What is a Diamond-Like Carbon (DLC) Coating?
Diamond-Like Carbon (DLC) coatings have been around since the late 1970s. Machining and automotive applications used the coating because of its exceptional durability, high hardness, low coefficient of friction and self-lubricating properties. Not only did the coating reduce wear on frictional components, it also increased the efficiency of motors. The same properties that make DLC an excellent coating for frictional applications also make it a superior coating for optical and electrical applications.
Common Defects with DLC Coatings
However, most companies using a DLC coating experience four common issues:
- Small defects called pinholes
- Non-uniform coating thickness
- Residual stress between the coating and the base material
- Poor coating adhesion
These defects are often related to process parameters or equipment configurations.
Pinholes are small imperfections in a DLC coating. They appear as circular pockmarks on the surface and can often extend to the substrate surface. These defects are a source of infiltration and point of weakness that can lead to the premature failure of high-end optics. They also create non-uniform optical properties across the coating surface impacting performance.
There are various causes of pinhole defects. If the substrate is not properly cleaned or outgassed, trapped air, liquid or solvents can bubble through the coating. The orientation of the substrate can also increase pinhole creation, where horizontal substrates are more prone. Top-down coating processes are also more susceptible to the occurrence of pinholes.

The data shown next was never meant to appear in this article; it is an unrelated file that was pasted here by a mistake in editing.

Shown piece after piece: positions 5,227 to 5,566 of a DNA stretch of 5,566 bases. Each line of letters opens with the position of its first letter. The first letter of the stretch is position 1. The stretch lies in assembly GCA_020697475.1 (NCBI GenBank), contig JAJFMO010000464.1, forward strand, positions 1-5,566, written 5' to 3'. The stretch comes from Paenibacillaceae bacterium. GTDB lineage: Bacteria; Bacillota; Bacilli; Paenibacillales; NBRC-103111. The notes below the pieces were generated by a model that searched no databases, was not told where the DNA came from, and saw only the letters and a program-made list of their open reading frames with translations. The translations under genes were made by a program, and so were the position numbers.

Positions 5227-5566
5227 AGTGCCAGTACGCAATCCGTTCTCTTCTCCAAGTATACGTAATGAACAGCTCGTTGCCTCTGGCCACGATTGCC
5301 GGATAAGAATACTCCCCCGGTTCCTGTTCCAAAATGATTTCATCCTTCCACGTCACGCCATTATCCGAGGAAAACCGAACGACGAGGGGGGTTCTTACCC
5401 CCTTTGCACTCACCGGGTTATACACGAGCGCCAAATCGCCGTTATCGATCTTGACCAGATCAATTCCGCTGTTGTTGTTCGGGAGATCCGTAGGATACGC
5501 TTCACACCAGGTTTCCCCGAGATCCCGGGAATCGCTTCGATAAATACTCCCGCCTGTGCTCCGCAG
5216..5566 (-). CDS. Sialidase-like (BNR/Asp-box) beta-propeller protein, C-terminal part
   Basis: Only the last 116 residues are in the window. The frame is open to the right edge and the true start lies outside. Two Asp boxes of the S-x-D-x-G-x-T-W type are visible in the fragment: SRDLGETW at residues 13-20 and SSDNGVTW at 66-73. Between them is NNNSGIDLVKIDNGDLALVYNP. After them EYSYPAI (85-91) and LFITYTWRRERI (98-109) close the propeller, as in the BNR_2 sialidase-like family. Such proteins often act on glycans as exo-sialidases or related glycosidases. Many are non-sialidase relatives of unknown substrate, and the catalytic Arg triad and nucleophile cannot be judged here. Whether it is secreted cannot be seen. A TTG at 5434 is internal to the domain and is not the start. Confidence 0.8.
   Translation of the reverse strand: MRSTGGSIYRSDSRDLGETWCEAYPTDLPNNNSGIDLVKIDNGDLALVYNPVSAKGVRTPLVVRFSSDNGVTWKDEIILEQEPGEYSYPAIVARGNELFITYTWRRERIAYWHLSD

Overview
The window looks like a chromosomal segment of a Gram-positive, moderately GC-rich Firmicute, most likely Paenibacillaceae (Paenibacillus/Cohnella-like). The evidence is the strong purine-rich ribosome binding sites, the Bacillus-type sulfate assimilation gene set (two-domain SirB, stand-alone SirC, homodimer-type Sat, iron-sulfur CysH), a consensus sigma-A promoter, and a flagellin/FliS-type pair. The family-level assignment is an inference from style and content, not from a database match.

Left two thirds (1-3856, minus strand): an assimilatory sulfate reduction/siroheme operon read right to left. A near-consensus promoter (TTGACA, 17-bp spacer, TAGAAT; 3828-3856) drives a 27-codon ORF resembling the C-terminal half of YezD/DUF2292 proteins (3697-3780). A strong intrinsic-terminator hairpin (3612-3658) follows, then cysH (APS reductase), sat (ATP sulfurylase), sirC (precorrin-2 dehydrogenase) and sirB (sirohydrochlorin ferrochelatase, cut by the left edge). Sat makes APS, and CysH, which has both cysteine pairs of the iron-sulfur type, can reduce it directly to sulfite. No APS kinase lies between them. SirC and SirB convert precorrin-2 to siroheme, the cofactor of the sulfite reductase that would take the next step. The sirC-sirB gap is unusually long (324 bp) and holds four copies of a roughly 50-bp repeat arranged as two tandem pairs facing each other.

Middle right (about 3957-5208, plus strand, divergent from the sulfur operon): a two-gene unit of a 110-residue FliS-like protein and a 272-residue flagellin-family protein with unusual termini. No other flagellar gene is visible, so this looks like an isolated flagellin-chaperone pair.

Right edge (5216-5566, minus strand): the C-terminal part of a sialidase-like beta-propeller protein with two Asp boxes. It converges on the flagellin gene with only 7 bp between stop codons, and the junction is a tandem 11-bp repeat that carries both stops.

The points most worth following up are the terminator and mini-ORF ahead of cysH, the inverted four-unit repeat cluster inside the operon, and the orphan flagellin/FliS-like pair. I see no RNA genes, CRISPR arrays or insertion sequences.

We address many of the common causes of pinhole defects with proper substrate cleaning and preparation. In addition, the “Coat Up” design, which injects the gas from the bottom of the chamber and evacuates it near the top creates an advantageous gas flow that virtually eliminates pinholes.
In optical applications, single-layer coatings are advantageous for tuning the optical performance. The spectral range is a function of the coating thickness, so a non-uniform coating thickness impacts optical performance. PE-CVD process parameters, part orientation, and even chamber shape and design can affect the uniformity of DLC coating.
Dynasil uses a cylindrical deposition chamber rather than a cubic one. The cylindrical chamber has no corners and helps ensures the gas distribution inside the chamber remains uniform. Furthermore, there are no crevices for contaminates to hide.
While the hardness and amorphous nature of a DLC coating is an attractive property, it also makes it an unforgiving coating when it comes to residual stress within the coating and the substrate. Rather than deform under residual stress, a DLC coating tends to delaminate from the substrate.
The primary cause of residual stress is the thermal expansion mismatch between the substrate and the DLC coating. The higher the process temperature, the more difficult it is to prevent residual stresses. The PE-CVD process requires lower process temperature compared to traditional CVD, which further minimizes residual stresses.
Poor Coating Adhesion
Adhesion problems are somewhat of a catchall for all of the above defects, but poor adhesion is typically a result of improper process parameters or thermal expansion mismatches. The PE-CVD process addresses the latter and carefully set process parameters address the former.
A DLC coating offers excellent mechanical properties in return for minor losses in optical performance. The combination makes it ideal for coating optical substrates like Germanium (Ge), Silicon (Si), Zinc Sulfide (ZnS), Zinc Selenide (ZnSe) and Chalcogenides. Dynasil employs PE-CVD combined with a cylindrical deposition chamber and a unique “Coat Up” technique to accomplish virtually zero pinholes and minimize all processing defects.